Students are introduced to art concepts and techniques through practical work in the studio. The development of studio techniques is essential to help students explore the potential for expression and to understand the relationship between theory and practice.
To support students’ abilities to express themselves in visual arts at both HL and SL the course includes opportunities for a structured approach to:
the exploration of media, including the use of material and equipment
the exploration and development of artistic qualities in visual arts
the study of relationships between form, meaning and content in visual arts
the study of a variety of social and cultural functions of visual arts
the appreciation and evaluation of their own work and that of others.
Students are encouraged to explore art, craft and design traditions from past, present and emerging cultural backgrounds, and local, national and international contexts. At the end of the course, students should have produced studio work that communicates their understanding of conceptual content, their technical skill and their sense of critical awareness. They should also have developed an understanding of the artistic process from the generation of initial ideas through the various stages that lead to the completion of a final studio work.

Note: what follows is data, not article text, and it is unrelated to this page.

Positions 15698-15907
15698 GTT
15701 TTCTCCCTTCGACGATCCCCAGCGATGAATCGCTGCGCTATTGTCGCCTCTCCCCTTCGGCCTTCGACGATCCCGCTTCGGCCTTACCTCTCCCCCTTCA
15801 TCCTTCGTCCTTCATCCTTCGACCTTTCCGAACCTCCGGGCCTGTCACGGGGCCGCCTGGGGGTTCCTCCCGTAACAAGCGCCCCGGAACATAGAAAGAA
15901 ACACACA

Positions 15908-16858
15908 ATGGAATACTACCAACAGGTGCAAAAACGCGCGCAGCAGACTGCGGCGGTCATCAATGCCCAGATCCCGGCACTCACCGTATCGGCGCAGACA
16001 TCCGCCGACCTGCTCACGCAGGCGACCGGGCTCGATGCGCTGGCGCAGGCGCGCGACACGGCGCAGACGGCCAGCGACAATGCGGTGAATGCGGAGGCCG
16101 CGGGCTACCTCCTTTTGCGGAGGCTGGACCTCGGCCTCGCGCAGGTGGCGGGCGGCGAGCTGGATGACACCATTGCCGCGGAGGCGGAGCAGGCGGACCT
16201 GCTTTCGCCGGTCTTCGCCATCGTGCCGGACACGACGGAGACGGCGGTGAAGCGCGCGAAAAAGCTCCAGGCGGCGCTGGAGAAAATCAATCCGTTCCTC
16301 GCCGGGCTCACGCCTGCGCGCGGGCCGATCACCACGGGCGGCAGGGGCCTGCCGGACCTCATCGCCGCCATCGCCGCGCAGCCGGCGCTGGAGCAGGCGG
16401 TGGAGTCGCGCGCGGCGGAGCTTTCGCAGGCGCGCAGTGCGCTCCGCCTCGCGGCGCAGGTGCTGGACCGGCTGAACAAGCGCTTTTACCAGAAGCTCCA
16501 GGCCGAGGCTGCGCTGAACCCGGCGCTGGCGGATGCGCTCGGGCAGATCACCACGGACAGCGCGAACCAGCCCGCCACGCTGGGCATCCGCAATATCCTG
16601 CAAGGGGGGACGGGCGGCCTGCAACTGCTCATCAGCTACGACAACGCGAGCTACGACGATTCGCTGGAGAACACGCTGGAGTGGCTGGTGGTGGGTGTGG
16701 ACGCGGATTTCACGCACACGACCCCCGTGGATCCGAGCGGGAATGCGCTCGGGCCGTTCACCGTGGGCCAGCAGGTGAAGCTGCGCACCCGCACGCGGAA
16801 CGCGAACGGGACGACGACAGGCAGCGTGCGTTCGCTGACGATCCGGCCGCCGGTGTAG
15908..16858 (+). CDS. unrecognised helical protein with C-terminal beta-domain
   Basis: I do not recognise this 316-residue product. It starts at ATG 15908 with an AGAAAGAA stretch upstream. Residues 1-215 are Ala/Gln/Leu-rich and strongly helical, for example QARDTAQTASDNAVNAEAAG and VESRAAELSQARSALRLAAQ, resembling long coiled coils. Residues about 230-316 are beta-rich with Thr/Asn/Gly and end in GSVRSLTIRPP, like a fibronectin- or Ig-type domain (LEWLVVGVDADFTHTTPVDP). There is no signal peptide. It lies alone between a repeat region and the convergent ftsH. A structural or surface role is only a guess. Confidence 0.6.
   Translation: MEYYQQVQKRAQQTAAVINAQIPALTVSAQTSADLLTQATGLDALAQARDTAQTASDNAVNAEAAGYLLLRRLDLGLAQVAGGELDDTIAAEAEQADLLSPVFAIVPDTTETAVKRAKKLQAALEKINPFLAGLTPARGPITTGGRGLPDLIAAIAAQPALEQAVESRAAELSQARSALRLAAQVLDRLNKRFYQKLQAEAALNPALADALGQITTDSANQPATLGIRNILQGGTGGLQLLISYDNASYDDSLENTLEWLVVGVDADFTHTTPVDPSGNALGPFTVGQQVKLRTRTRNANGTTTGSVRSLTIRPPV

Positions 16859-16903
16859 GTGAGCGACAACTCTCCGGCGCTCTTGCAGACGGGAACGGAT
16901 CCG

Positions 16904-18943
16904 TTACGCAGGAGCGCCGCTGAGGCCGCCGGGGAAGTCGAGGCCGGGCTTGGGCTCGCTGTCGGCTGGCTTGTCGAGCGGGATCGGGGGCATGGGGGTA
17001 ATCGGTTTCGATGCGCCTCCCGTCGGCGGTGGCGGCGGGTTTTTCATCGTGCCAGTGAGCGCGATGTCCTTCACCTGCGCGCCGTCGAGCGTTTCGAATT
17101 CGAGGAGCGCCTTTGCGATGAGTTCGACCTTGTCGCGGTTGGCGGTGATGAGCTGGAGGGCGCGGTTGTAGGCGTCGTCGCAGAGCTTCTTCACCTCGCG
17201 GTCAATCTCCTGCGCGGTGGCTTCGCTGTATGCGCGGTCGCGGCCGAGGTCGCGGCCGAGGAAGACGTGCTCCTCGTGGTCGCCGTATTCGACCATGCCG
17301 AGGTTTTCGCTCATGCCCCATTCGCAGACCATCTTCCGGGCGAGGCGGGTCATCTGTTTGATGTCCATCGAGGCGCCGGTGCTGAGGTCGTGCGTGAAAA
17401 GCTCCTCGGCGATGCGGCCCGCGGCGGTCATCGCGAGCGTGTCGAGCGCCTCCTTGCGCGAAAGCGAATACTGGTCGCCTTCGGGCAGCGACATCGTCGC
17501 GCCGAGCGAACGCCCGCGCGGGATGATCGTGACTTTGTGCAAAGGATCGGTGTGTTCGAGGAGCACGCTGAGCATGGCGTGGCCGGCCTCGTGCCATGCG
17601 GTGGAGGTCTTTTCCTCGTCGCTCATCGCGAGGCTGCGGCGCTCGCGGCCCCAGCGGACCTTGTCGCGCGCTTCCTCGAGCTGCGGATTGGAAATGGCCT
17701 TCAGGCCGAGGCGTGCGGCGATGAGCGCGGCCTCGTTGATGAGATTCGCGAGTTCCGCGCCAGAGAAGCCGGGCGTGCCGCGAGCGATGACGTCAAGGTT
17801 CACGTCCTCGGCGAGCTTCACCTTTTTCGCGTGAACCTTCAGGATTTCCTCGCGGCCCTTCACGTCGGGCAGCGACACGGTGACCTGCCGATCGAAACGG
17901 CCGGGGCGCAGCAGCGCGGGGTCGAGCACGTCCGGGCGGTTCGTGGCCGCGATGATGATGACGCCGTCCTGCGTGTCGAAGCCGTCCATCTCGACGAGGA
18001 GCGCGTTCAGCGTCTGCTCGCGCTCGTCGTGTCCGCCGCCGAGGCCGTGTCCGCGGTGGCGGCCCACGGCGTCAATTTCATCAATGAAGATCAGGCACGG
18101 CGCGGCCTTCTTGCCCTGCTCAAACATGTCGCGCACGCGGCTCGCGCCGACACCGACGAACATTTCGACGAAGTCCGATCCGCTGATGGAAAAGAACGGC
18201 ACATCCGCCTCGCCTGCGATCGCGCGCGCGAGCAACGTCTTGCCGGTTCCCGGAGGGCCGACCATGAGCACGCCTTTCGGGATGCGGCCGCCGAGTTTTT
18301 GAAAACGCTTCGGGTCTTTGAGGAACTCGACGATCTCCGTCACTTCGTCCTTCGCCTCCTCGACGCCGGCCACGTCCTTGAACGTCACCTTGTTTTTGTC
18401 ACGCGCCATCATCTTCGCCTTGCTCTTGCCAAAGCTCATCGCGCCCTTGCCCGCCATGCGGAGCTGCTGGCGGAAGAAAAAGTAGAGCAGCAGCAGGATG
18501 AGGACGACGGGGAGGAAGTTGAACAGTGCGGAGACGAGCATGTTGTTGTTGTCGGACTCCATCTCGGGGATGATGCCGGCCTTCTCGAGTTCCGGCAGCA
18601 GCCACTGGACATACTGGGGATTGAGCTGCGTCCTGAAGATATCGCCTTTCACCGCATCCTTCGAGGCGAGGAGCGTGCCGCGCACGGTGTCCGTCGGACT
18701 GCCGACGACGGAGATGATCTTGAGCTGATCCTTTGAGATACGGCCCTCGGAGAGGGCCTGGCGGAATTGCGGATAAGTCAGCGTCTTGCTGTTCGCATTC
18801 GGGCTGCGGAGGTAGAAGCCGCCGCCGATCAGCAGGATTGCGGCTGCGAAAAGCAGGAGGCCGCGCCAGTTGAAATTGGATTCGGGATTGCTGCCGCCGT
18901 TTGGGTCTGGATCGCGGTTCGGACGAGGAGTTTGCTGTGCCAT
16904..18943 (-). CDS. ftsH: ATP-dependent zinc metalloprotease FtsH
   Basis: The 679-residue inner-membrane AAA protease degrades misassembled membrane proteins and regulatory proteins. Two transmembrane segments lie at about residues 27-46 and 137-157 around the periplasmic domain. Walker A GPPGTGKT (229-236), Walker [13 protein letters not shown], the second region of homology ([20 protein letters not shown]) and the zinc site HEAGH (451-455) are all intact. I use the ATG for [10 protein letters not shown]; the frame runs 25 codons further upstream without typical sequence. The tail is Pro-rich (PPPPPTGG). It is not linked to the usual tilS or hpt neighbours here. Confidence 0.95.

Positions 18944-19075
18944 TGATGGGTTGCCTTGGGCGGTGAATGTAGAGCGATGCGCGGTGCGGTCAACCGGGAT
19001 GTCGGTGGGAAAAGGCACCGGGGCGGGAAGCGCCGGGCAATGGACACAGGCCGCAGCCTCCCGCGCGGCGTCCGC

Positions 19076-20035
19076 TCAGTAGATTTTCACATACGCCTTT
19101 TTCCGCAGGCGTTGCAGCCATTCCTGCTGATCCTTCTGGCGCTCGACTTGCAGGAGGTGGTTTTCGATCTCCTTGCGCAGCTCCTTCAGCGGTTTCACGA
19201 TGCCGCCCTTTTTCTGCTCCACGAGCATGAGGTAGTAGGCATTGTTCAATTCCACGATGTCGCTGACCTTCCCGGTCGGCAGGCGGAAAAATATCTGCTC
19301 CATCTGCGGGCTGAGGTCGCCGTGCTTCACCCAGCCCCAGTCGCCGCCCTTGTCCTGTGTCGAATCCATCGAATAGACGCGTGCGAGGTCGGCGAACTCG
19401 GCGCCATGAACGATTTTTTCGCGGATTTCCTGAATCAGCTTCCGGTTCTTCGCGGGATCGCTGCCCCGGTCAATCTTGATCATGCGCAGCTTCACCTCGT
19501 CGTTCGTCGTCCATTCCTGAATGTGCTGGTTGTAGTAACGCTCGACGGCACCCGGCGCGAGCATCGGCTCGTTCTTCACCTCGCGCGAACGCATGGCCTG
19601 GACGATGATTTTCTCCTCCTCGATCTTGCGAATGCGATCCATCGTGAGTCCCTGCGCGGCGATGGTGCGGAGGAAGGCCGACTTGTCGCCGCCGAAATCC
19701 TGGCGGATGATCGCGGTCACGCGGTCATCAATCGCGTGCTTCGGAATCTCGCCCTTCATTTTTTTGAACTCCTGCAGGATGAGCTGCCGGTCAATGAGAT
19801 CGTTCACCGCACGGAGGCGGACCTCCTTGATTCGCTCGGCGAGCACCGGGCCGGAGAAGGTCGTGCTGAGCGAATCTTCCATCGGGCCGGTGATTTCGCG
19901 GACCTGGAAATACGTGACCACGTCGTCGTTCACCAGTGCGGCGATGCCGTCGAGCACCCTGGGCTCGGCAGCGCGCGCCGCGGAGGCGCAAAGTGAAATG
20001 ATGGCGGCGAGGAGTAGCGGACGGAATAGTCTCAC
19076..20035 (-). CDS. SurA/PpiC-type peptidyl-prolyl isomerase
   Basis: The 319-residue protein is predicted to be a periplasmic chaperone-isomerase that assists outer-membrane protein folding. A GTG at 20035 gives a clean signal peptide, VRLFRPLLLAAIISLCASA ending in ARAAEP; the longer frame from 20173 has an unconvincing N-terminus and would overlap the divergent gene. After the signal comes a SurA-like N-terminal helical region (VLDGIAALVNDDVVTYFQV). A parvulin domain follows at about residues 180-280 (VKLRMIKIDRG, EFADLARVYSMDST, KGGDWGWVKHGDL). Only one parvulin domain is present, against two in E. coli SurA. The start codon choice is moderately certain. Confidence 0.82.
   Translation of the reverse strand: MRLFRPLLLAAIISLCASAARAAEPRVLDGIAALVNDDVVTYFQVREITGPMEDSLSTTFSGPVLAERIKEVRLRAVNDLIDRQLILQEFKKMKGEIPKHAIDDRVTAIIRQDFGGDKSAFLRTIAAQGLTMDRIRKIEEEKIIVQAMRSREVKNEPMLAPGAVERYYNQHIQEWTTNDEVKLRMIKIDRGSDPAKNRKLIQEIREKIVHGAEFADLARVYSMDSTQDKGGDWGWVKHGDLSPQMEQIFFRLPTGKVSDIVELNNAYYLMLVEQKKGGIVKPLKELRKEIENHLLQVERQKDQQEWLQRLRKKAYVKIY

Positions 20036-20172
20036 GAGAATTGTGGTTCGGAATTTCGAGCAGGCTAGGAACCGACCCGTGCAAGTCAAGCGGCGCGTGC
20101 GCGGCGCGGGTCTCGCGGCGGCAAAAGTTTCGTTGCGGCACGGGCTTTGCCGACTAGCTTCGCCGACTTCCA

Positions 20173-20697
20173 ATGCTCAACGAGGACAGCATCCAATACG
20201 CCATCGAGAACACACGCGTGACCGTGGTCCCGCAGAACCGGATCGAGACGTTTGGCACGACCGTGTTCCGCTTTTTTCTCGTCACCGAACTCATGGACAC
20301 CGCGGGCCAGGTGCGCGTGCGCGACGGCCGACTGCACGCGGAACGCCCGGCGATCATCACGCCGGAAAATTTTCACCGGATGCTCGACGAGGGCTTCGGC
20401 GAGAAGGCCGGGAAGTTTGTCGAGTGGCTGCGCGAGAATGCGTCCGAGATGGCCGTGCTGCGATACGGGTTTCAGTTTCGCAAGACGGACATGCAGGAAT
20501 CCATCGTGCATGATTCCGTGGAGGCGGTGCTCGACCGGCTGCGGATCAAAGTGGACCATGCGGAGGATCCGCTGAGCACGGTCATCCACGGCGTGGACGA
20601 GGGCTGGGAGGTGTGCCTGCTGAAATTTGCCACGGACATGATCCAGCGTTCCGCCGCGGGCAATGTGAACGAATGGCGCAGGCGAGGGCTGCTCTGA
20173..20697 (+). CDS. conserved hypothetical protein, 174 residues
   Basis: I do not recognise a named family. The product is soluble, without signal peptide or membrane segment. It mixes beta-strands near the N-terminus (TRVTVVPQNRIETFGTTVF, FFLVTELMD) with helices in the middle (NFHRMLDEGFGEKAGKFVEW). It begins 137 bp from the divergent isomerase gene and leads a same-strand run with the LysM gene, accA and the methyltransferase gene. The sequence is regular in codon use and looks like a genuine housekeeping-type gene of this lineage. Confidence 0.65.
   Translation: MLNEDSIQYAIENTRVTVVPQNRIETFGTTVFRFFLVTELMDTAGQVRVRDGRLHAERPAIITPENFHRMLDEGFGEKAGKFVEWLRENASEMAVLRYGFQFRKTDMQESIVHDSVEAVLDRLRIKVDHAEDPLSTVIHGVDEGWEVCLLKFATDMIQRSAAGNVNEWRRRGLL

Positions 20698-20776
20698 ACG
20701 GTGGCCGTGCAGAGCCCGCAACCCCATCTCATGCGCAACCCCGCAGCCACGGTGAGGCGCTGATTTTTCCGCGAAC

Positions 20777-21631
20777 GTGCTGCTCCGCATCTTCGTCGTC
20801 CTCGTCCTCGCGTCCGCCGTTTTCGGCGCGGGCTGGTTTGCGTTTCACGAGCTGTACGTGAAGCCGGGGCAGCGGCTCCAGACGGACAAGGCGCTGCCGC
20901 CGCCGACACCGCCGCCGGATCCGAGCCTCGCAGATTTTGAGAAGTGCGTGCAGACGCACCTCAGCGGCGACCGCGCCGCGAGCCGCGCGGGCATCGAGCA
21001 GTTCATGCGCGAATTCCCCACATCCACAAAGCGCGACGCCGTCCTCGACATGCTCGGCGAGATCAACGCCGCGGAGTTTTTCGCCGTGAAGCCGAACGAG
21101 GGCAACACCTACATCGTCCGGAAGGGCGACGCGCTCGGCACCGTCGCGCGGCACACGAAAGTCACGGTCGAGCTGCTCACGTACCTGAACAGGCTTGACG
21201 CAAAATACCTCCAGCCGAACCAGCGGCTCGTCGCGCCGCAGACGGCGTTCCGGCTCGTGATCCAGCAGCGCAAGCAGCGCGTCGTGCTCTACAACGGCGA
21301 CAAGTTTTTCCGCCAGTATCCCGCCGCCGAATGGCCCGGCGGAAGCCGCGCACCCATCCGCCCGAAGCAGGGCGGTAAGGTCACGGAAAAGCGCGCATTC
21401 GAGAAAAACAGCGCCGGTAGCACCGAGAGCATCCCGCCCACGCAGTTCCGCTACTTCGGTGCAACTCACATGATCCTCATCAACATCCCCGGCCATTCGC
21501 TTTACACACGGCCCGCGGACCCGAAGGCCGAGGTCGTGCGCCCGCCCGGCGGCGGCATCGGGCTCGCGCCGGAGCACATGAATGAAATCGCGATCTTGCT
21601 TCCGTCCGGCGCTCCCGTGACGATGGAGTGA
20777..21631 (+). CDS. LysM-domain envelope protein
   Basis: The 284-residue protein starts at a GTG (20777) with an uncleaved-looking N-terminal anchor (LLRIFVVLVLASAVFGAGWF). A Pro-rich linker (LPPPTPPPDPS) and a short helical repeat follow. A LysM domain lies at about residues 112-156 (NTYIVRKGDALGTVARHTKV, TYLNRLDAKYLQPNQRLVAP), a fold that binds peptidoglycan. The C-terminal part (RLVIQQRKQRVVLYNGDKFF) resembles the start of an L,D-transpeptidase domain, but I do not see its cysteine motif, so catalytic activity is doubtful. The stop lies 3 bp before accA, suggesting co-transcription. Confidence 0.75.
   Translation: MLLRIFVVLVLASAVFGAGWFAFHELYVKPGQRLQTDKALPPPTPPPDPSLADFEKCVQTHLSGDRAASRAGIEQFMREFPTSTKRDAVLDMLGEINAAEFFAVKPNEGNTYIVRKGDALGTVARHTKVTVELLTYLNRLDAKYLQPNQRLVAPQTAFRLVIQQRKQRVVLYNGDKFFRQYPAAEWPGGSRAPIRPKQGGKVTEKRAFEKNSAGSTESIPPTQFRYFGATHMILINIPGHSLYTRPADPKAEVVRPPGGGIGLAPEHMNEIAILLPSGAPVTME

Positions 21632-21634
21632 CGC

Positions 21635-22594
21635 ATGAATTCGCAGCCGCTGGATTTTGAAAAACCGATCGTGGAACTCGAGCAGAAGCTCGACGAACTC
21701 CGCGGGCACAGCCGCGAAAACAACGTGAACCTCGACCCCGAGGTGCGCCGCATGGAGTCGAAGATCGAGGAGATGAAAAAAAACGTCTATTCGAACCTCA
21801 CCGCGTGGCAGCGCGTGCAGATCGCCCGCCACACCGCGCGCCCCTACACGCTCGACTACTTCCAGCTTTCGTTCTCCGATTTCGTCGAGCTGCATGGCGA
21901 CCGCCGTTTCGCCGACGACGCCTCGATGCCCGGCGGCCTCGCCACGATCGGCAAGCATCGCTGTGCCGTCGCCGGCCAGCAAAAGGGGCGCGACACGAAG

The purpose of the investigation workbooks is to encourage personal investigation into visual arts, which must be closely related to the studio work undertaken. The investigation workbooks should incorporate contextual, visual and critical investigation. They should function as working documents and support the student’s independent, informed investigation and studio practice. Investigation workbooks provide an opportunity for reflection and discovery and they play a key role in allowing ideas to take shape and grow. They should contain visual and written material that address contextual, visual and critical aspects of the investigation. They should also reflect the student’s interests and include wide-ranging first-hand investigations into issues and ideas related to visual arts.
Student learning is continuously assessed through evaluation of the students’ ongoing studio work and their work with the investigation workbook and as well as through dialogue and discussions between students and teacher.
The final assessment from the IB consists of the following components: The internal assessment component is assessed by subject teacher and moderated externally by the IBO at the end of the course. This component makes up 40% of the final grade and consists of selected pages of his or her investigation workbooks that have been produced during the course. The external assessment component consists of an exhibition at the end of the course where students presents a selection of their works and an interview with a visiting examiner.